Tuesday, July 31, 2012
On July 26 and 27, we held our eighth annual Computer Science Faculty Summit on our Mountain View Campus. During the event, we brought you a series of blog posts dedicated to sharing the Summit's talks, panels and sessions, and we continue with this glimpse into natural language in voice search. --Ed
At this year’s Faculty Summit, I had the opportunity to showcase the newest version of Google Voice Search. This version hints at how Google Search, in particular on mobile devices and by voice, will become increasingly capable of responding to natural language queries.
I first outlined the trajectory of Google Voice Search, which was initially released in 2007. Voice actions, launched in 2010 for Android devices, made it possible to control your device by speaking to it. For example, if you wanted to set your device alarm for 10:00 AM, you could say “set alarm for 10:00 AM. Label: meeting on voice actions.” To indicate the subject of the alarm, a meeting about voice actions, you would have to use the keyword “label”! Certainly not everyone would think to frame the requested action this way. What if you could speak to your device in a more natural way and have it understand you?
At last month’s Google I/O 2012, we announced a version of voice actions that supports much more natural commands. For instance, your device will now set an alarm if you say “my meeting is at 10:00 AM, remind me”. This makes even previously existing functionality, such as sending a text message or calling someone, more discoverable on the device -- that is, if you express a voice command in whatever way feels natural to you, whether it be “let David know I’ll be late via text” or “make sure I buy milk by 3 pm”, there is now a good chance that your device will respond how you anticipated it to.
I then discussed some of the possibly unexpected decisions we made when designing the system we now use for interpreting natural language queries or requests. For example, as you would expect from Google, our approach to interpreting natural language queries is data-driven and relies heavily on machine learning. In complex machine learning systems, however, it is often difficult to figure out the underlying cause for an error: after supplying them with training and test data, you merely obtain a set of metrics that hopefully give a reasonable indication about the system’s quality but they fail to provide an explanation for why a certain input lead to a given, possibly wrong output.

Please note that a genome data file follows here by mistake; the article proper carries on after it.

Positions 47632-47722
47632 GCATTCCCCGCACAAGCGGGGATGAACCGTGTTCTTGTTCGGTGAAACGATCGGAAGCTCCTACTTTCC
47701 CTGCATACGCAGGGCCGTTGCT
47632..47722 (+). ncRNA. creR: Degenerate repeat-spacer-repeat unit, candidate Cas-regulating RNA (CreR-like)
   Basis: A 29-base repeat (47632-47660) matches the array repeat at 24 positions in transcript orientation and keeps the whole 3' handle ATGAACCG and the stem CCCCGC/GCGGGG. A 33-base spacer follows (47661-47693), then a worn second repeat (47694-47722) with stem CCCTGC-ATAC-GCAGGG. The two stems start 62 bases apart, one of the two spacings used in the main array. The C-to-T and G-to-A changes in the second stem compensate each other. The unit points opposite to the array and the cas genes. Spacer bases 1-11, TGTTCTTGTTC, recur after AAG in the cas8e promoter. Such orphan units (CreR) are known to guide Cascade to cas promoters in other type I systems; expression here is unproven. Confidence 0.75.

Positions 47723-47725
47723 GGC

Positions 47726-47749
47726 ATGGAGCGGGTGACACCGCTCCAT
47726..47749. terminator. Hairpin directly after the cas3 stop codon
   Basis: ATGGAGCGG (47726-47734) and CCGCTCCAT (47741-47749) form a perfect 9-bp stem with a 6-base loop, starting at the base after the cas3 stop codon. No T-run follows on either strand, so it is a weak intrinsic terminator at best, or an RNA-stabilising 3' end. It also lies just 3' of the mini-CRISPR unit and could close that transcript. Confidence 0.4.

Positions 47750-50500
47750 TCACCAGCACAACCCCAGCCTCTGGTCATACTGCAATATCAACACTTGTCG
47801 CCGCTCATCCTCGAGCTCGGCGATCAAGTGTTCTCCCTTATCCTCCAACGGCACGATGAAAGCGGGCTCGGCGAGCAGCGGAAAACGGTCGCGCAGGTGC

As a result, even understanding why some mistakes were made requires experts in the field and detailed analysis, rendering it nearly impossible to harness non-experts in analyzing and improving such systems. To avoid this, we aim to make every partial decision of the system as interpretable as possible. In many cases, any random speaker of English could look at its possibly erroneous behavior in response to some input and quickly identify the underlying issue - and in some cases even fix it!
We are especially interested in working with our academic colleagues on some of the many fascinating research and engineering challenges in building large-scale, yet interpretable natural language understanding systems and devising the machine learning algorithms this requires.